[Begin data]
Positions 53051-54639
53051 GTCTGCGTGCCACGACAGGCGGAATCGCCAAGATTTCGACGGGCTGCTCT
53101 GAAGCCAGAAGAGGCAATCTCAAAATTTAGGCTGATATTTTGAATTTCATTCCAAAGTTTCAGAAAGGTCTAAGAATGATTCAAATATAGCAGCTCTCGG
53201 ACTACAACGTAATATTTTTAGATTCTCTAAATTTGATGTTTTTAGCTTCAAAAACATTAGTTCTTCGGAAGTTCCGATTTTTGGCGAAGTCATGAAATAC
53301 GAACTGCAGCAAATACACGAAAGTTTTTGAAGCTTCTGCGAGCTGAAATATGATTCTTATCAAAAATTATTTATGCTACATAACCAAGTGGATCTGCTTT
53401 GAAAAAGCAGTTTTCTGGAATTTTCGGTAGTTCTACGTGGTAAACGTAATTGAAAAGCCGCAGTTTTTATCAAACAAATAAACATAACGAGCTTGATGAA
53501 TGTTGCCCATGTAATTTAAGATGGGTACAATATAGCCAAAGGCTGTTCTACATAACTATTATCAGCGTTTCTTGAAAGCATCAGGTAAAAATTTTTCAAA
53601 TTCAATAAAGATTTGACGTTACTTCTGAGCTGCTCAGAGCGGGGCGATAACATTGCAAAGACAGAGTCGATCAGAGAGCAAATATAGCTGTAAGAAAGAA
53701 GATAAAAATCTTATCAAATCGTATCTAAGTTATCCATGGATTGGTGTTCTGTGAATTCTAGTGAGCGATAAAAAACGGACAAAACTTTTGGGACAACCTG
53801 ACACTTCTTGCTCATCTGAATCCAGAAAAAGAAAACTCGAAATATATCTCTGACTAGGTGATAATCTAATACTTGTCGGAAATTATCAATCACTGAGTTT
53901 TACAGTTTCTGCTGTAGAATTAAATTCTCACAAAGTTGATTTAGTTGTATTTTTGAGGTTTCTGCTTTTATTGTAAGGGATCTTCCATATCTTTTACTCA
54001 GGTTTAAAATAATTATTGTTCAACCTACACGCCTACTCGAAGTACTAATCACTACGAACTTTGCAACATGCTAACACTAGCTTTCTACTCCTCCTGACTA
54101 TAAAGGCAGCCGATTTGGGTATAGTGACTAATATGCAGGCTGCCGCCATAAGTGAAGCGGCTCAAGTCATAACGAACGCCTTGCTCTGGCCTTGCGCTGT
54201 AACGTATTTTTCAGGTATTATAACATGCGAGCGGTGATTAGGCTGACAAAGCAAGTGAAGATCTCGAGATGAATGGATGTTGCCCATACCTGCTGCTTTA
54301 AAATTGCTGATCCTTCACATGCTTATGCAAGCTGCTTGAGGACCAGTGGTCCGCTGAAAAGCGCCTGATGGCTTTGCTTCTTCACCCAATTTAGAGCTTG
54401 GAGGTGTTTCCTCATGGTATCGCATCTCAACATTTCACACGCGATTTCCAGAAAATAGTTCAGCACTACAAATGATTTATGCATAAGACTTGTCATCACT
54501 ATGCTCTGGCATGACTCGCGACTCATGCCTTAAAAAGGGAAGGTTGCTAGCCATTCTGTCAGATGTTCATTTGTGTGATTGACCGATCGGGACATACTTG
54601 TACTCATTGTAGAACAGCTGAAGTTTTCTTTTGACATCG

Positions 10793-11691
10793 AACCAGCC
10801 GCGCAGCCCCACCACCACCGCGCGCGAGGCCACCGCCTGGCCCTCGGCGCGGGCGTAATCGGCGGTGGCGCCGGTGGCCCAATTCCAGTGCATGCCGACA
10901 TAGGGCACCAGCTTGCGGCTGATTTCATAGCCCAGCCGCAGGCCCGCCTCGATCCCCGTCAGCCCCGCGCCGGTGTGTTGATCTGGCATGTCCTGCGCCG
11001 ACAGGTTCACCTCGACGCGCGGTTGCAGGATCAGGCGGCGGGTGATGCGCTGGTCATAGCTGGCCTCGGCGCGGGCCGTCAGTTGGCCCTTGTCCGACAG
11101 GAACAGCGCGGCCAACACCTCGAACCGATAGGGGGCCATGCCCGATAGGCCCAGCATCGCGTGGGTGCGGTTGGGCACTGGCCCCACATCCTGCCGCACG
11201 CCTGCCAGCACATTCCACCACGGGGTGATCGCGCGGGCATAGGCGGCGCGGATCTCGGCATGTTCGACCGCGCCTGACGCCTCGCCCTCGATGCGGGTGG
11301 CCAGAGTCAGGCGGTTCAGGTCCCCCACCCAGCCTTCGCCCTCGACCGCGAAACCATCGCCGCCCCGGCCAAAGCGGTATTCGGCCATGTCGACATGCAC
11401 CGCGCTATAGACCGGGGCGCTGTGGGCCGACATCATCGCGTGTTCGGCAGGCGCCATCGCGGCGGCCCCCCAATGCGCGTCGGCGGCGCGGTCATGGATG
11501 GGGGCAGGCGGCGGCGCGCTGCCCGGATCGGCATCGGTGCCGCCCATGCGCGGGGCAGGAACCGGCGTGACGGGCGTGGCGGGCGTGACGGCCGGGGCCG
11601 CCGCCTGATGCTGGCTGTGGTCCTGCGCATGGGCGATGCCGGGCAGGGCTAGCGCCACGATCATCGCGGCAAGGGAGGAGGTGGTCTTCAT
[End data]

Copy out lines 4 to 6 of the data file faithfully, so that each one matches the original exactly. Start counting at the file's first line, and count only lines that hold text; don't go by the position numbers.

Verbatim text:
53201 ACTACAACGTAATATTTTTAGATTCTCTAAATTTGATGTTTTTAGCTTCAAAAACATTAGTTCTTCGGAAGTTCCGATTTTTGGCGAAGTCATGAAATAC
53301 GAACTGCAGCAAATACACGAAAGTTTTTGAAGCTTCTGCGAGCTGAAATATGATTCTTATCAAAAATTATTTATGCTACATAACCAAGTGGATCTGCTTT
53401 GAAAAAGCAGTTTTCTGGAATTTTCGGTAGTTCTACGTGGTAAACGTAATTGAAAAGCCGCAGTTTTTATCAAACAAATAAACATAACGAGCTTGATGAA